Research suggests the more dopamine an activity releases into the brain's pathway the more addictive the experience will be (4). Does resale shopping have the potential to be more addictive than shopping retail? The factors of scarcity and randomness in resale stock acting to increase the anticipation and therefore the associated dopamine level of the ‘pre-hit’, arguably create a stronger drive to shop resale rather than retail. And all of this is before you add in the rewards that come from selling. While there is currently no scientific research into resale addiction, articles in the UK press (8, 9, 10, 11) have highlighted potential problems. With resale prices starting at as little as £2 or £3 exercising restraint and prizing quality over quantity is always going to be a tough battle, especially when dopamine is at play. In both retail and resale, apps and e-tailing have not only given us access 24-7 to a dopamine high but have also leveraged aspects of social media to encourage use. At the heart of this phenomenon lies the issue of over consumption and the current culture of wanting and needing new, even if it is only new to us. Does the rise of resale contribute to the idea of disposable clothing in a throwaway society? Understanding this desire for new is critical for brands and retailers looking to maximise their sustainability credentials and appeal to Gen Z. Given our relentless pursuit of dopamine through any form of shopping, the question must be asked, can our brains be reset to prize longevity in the same way?



To discuss this post and how the issues raised may impact your consumer please email hello@factoryforecasting.com



References

1. Vinted Revenue and Usage Statistics (2024) - Business of Apps. (2024, January 8). Business of Apps. https://www.businessofapps.com/data/vinted-statistics/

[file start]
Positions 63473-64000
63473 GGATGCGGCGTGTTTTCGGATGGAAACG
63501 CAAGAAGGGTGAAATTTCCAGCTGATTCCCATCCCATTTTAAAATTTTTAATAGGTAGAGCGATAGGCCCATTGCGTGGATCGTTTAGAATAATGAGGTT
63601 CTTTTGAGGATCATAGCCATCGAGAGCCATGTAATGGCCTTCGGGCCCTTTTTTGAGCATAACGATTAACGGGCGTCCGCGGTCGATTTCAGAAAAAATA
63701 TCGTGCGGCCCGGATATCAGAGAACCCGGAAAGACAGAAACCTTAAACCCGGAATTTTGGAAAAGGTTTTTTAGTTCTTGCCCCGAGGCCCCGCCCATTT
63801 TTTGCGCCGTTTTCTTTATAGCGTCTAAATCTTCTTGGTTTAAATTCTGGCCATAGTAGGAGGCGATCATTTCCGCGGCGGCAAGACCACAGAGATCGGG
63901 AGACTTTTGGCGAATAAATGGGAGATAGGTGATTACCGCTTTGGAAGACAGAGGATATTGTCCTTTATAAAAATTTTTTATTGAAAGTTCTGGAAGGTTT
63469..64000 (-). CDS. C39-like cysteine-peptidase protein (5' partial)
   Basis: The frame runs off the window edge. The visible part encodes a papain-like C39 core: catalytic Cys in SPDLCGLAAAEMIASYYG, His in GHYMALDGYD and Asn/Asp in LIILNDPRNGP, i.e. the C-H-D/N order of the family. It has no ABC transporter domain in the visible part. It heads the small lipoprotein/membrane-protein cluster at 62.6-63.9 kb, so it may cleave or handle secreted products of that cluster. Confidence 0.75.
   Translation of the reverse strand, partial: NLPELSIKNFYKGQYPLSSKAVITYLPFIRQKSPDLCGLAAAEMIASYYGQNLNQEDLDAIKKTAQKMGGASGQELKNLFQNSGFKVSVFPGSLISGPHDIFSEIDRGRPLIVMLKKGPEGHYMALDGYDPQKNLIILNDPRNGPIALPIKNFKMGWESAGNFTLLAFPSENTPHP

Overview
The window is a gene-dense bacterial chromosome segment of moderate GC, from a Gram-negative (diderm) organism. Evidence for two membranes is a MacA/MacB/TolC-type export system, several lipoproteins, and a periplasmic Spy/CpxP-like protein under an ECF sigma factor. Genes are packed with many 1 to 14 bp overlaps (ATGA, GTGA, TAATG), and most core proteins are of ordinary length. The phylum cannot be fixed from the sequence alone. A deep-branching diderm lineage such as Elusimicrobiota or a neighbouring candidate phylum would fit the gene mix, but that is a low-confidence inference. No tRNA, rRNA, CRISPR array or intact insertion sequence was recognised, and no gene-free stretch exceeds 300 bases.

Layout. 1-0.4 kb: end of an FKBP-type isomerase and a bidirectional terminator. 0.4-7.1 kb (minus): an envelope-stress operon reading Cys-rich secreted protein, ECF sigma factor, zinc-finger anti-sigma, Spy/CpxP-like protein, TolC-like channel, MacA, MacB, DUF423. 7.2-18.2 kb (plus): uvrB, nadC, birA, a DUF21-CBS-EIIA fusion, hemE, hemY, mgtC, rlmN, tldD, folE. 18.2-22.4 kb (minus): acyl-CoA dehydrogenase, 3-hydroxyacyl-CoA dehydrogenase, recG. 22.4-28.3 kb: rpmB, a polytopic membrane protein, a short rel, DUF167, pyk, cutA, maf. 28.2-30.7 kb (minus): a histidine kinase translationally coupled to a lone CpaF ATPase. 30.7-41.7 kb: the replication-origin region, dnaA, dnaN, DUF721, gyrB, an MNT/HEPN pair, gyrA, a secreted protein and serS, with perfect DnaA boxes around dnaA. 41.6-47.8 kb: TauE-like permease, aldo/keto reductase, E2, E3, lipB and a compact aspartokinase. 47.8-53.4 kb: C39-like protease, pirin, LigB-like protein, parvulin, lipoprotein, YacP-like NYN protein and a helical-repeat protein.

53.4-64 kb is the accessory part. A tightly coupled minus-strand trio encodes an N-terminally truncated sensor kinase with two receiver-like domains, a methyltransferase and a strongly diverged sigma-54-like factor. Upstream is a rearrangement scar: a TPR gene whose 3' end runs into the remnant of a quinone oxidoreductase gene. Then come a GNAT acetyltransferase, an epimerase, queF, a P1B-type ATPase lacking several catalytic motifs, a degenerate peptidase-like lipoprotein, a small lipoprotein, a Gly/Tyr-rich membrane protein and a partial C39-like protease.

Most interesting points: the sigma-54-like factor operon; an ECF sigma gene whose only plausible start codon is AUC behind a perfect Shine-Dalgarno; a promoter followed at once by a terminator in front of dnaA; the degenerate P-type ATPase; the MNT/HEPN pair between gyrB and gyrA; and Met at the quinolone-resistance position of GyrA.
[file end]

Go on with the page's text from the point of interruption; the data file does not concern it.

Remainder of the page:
2. Apparel Resale Market Size, share and Trend Analysis by region, category performance and Competitive Landscape to 2027. (2024, March 8). Market Research Reports & Consulting | GlobalData UK Ltd. https://www.globaldata.com/store/report/apparel-resale-market-analysis/

3. Fashion Resale Behaviours and Technology Disruption: An In-Depth Review Iris Mohr, Leonora Fuxman, Ali B. Mahmoud DOI: 10.4018/978-1-6684-4168-8.ch015

4. Lembke, A. (2022). Dopamine Nation: Finding Balance in the Age of Indulgence (p.1) Penguin Random House LLC. ISBN 9781472294159

5. Sapolsky, R (2011) FORA.tv. (2011, March 2). Dopamine Jackpot! Sapolsky on the science of pleasure [Video]. YouTube. https://www.youtube.com/watch?v=axrywDP9Ii0

6. Anselme, P., & Robinson, M. J. (2013). What motivates gambling behavior? Insight into dopamine's role. Frontiers in Behavioral Neuroscience, 7, 182.

7. Linnet, J., Peterson, E., Doudet, D. J., Gjedde, A., & Møller, A. (2010). Dopamine release in ventral striatum of pathological gamblers losing money. Acta Psychiatrica Scandinavica, 122(4), 326-333.

8. Help! I’m addicted to secondhand shopping apps. (2023, February 21). Cosmopolitan. https://www.cosmopolitan.com/uk/fashion/style/a42918644/secondhand-shopping-apps-addiction/

9. Hoare, J. (2023, August 28). I got so addicted to Vinted that I started selling clothes I love for next to nothing. inews.co.uk. https://inews.co.uk/opinion/addicted-vinted-selling-clothes-love-2564297

10. Moloney, A. (2023, November 29). Whether it’s Shein or Vinted, we’re addicted to buying clothes for pennies. CityAM. https://www.cityam.com/whether-its-shein-or-vinted-were-addicted-to-buying-clothes-for-pennies/

11. Is second-hand shopping a cover up for overconsumption? (n.d.). Varsity Online. https://www.varsity.co.uk/fashion/25358